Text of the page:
7:11 am September 18, 2009, by Henry Unger
As we all know, risk-taking at banks, driven partially by their compensation policies, helped throw the economy into a tailspin.
So should the government get heavily involved in reviewing their future pay decisions?
Or will that just make matters worse?
The Wall Street Journal is reporting today that policies that set the pay for tens of thousands of bank employees nationwide would require approval from the Federal Reserve as part of a far-reaching proposal to rein in risk-taking at financial institutions.
The Fed’s plan would, for the first time, inject government regulators deep into compensation decisions traditionally reserved for the banks’ corporate boards and executives, the WSJ says.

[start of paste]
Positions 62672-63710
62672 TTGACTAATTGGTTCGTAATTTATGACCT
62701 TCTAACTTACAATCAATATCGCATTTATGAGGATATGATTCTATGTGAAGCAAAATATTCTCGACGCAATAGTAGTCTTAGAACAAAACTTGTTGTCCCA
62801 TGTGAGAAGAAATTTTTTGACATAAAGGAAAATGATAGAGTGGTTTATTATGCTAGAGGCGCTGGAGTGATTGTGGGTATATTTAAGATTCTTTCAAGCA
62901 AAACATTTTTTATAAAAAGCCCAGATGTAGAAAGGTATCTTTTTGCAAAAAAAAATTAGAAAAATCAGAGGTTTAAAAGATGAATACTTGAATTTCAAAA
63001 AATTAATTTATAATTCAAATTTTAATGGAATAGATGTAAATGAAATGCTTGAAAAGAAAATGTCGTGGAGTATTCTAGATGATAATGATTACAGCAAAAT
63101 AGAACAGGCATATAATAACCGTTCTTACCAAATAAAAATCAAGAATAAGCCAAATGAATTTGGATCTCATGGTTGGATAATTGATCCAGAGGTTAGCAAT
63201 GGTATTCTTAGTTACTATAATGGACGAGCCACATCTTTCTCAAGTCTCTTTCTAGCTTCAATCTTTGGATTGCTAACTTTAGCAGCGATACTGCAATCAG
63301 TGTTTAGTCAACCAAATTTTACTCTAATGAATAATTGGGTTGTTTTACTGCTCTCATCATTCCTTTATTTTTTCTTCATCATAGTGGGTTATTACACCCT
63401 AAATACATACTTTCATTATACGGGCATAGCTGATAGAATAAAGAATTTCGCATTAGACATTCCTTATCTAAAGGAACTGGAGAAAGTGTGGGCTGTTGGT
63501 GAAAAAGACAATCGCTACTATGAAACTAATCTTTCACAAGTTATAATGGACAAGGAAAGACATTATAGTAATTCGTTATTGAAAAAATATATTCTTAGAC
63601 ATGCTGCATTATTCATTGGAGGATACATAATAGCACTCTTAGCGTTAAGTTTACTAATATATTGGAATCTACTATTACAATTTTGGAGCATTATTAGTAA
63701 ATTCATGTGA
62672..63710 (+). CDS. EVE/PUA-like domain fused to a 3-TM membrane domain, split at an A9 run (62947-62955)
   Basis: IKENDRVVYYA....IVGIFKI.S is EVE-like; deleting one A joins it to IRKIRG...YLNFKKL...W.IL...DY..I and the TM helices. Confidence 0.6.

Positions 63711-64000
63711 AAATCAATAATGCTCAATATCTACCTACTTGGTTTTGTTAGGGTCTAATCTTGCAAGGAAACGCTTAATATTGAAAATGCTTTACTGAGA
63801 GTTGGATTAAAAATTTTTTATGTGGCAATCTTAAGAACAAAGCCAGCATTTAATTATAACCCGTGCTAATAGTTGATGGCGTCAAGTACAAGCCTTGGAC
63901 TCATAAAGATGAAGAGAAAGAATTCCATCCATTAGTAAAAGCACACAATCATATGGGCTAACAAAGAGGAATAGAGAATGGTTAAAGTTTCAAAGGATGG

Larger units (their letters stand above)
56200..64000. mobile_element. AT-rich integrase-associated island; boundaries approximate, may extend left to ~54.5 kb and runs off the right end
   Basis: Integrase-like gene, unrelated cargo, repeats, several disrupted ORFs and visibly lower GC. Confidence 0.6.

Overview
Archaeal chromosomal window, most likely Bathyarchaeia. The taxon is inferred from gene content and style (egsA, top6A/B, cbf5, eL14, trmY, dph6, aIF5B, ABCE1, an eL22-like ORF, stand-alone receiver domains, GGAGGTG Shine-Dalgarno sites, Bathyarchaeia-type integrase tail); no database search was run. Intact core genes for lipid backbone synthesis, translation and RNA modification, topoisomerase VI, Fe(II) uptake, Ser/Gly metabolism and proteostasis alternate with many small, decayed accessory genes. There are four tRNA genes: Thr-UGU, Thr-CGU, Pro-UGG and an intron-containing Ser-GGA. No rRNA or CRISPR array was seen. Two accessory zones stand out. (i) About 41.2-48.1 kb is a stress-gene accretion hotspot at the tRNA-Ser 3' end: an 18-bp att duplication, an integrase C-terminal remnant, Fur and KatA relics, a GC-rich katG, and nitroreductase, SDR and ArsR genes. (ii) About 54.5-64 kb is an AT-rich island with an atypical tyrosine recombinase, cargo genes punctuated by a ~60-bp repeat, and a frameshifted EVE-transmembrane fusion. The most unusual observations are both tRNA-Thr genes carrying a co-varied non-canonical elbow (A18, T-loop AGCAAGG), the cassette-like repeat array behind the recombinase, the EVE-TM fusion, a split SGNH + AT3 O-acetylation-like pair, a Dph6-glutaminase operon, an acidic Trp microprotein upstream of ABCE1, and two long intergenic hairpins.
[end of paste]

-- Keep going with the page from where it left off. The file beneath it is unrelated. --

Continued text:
Under the proposal, the Fed could reject any compensation policies it believes encourage bank employees — from chief executives, to traders, to loan officers — to take too much risk. Bureaucrats wouldn’t set the pay of individuals, but would review and, if necessary, amend each bank’s salary and bonus policies to make sure they don’t create harmful incentives, according to the WSJ.
Is this a good idea? Why or why not?
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